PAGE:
Authors often choose the titles for their novels based on the main character or protagonist. These titles give deeper insight or change the meaning entirely as the novel progresses and the relationships between characters and their environment become clearer. Two excellent examples of significant titles are Native Son by Richard Wright and Elie Wiesel's Night.
The very title of the novel, Native Son, instantly makes the reader think about ideas of "nativism" and "territory." From the opening scene of the novel, where Bigger is killing the rat that is in their apartment, to Bigger's execution at the end of the novel, there is a tension between Bigger's "native" status and his lack of political rights. Bigger was born in Mississippi, not Chicago, and the idea of a "native son" applies more to Bigger's status as an American as opposed to his status as a native of Chicago. Throughout the novel, Richard Wright continually emphasizes that Bigger would be no better off in Mississippi or in Harlem.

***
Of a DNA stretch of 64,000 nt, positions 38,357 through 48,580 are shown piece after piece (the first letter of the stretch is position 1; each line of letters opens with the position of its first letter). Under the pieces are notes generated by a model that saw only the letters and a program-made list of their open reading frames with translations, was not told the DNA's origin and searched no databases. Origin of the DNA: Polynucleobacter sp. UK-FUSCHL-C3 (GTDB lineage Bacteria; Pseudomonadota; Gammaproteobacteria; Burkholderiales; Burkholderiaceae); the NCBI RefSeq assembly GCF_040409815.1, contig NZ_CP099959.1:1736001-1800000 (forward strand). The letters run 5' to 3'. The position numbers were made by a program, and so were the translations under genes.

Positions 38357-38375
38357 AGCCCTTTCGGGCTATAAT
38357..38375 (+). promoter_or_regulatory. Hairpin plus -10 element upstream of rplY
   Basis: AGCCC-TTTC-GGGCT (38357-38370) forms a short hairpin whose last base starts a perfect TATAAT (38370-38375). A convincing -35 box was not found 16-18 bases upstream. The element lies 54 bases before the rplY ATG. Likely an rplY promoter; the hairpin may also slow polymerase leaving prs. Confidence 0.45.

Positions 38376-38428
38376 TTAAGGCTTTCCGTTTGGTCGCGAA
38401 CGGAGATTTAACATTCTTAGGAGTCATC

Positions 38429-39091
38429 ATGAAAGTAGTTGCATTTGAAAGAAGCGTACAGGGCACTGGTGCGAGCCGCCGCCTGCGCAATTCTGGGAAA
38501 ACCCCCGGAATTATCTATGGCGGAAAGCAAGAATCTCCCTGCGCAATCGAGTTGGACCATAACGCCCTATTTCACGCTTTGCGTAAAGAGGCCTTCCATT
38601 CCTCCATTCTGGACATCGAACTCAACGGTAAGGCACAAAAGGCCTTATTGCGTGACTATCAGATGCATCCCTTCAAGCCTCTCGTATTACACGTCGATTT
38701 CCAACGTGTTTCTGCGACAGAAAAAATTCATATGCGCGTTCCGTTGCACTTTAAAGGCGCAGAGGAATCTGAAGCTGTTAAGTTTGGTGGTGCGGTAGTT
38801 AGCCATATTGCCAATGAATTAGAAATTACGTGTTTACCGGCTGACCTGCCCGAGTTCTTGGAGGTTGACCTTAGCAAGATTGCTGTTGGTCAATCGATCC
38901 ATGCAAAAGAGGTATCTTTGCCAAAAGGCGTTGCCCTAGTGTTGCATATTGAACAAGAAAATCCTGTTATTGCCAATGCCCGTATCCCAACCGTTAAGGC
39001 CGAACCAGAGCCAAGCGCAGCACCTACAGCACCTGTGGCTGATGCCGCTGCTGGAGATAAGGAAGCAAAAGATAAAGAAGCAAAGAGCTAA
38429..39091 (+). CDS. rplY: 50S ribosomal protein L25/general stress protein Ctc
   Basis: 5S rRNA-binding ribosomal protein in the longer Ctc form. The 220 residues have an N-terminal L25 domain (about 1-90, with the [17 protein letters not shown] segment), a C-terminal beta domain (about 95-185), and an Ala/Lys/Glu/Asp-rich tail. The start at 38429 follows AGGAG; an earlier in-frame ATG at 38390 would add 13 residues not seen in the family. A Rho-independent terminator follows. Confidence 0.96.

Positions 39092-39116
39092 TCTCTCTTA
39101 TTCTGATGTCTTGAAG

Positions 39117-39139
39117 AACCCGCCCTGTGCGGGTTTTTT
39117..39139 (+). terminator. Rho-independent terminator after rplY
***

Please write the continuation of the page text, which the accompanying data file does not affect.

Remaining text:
As America's "native son," Bigger is born an American, but more importantly, the person that he becomes, is a product of America's native soil and its poor black communities. The novel continually presents Bigger's feelings of being trapped and his lack of personal and physical freedom. In the end, Wright makes the argument that poverty and American racism has remade Bigger into the "native son" that he has become. Basically Bigger Thomas is a " product of his environment".
Elie Wiesel's experiences during the holocaust, one of the darkest periods in human history, were like a journey into a night of total blackness. Hence the novel's title "Night". During his stay in the various concentration camps, Wiesel witnessed and endured the worst kind of man's inhumanity to his fellow Jewish people. Prisoners...